Getting married

Take five guide - GETTING MARRIED    

The dress, the bridesmaids, controversial speeches and the party. Once the wedding is over, what does marriage actually mean legally?  


1. What changes legally when you get married? 

People often don’t realise that in its simplest form, Marriage is a legally binding contract between two people that ties you together financially. That means assets and liabilities are considered to be jointly owned. You might expect assets to include bank accounts, property, pensions, savings and often inheritance. If you have any jointly held debts such as credit cards, mortgage or loans, they too are the responsibility of you both. Personally held bank accounts and loans are not considered joint liabilities while you are married but this changes is if you decide to get divorced.   


2. I haven’t got a Will, should I have one? 

The answer is yes! It’s important to make a new Will when you get married. Any existing Will will not be valid and therefore your wishes for your estate in the event of your death may not be considered as your spouse is likely to inherit everything. This is particularly relevant for any inherited wealth or assets acquired before marriage and especially if you or your partner have children from previous relationships.    

3. Should I have a prenup?    

Before you think about tying the knot, you might like to think about whether you, or your child, should be protecting assets or future inheritance. A pre-nup is a legal document (although not strictly legally binding in a court) created between a couple before a marriage, which outlines how their assets will be divided between them in the event of a divorce.  

Pre-nups can ring fence some assets or future inheritances and prevent any financial surprises – should you get divorced. Many couples are marrying at an older age meaning that they are likely to have progressed further in their careers and amassed property, pension or other personal assets, or indeed retired. Often parties each have separate children and want to ensure their assets are preserved for their own children.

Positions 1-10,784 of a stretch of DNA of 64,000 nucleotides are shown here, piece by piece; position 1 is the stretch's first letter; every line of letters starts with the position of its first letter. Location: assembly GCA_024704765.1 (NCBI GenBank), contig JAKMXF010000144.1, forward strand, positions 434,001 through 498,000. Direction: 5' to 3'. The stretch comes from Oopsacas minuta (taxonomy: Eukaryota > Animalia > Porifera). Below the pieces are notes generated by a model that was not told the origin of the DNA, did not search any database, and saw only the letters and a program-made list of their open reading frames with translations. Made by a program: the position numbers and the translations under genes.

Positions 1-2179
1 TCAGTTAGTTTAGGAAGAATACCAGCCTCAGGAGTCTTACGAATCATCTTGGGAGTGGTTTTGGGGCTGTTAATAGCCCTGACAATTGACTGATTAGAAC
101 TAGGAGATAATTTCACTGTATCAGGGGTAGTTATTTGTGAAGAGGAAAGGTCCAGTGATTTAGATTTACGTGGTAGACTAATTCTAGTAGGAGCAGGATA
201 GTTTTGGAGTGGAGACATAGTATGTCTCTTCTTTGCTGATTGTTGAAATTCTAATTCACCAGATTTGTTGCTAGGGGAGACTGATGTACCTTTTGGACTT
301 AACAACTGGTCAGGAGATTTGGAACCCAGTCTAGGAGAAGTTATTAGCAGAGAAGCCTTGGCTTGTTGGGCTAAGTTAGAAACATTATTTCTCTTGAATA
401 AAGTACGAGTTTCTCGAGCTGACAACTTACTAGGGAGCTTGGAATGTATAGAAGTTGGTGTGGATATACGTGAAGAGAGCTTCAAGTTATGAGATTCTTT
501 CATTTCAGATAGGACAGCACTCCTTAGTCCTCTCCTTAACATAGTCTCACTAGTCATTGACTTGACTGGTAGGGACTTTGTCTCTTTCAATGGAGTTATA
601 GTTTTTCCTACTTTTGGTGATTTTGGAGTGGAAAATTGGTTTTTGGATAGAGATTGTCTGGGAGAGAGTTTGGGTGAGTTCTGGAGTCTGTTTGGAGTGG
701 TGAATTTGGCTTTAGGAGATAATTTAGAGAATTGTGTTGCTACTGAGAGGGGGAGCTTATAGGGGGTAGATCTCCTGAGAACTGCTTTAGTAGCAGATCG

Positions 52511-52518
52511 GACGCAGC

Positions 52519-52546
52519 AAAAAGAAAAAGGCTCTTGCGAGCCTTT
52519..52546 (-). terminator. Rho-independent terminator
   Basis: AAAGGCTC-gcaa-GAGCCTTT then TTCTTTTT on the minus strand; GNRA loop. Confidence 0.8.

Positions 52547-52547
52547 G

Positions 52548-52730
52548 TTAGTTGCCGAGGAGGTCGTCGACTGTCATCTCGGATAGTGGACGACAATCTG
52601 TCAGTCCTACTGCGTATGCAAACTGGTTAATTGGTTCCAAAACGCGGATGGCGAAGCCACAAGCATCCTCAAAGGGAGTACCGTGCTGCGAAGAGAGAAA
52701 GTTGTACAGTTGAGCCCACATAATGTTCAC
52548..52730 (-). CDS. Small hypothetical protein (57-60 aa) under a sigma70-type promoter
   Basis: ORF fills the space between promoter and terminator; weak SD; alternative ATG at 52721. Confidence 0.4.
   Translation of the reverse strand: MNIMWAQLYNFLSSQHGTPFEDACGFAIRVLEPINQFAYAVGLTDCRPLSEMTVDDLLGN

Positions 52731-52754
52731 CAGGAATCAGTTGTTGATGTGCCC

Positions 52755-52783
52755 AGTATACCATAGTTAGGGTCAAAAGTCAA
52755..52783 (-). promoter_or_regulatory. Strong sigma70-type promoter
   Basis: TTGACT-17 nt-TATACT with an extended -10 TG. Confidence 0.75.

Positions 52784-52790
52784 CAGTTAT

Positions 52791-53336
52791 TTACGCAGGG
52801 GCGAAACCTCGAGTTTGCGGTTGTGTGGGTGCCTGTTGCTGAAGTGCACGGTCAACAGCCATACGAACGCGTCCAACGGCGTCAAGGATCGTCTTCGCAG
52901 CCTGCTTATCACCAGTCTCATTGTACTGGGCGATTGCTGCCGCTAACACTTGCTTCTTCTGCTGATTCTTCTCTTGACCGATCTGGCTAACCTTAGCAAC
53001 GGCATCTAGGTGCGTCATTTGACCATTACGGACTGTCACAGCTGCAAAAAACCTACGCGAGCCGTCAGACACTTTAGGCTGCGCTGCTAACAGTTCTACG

4. What’s the difference between marriage and Civil Partnership?   

Before 2018 only same sex couples could enter into a civil partnership, but now anyone can regardless of their sexuality. A civil partnership allows those people who do not want or believe in marriage to formalise their financial arrangements giving them greater security especially if the relationship breaks down. 

There is still a misconception that just because you live with your partner and share financial responsibilities that they in some way become a ‘common-law spouse’. This simply does not exist and can for example mean that if one of you owns the property, but both have been paying the mortgage and bills, that on separation the property can be split. This is not the case. The non-owner has no rights to the property, unless they are married or in a civil partnership. 

5. I already had a pension, has that become a joint asset now that I’m married?  

Pensions, along with property and inheritance are largely considered marital assets which means that in the event of your death your spouse has rights over it and vice versa. 

As mentioned above pre-nup and post-nups can help to ring fence your previously owned assets, especially if you are looking to provide for your children from another relationship. Many blended families are taking this route so that pre-existing assets are treated differently from any acquired during the new marriage. 


Would you like to know more?

Please contact one of our expert lawyers in the Family Law sector here. Or contact us directly using our contact form below.


Thrings legal take five guides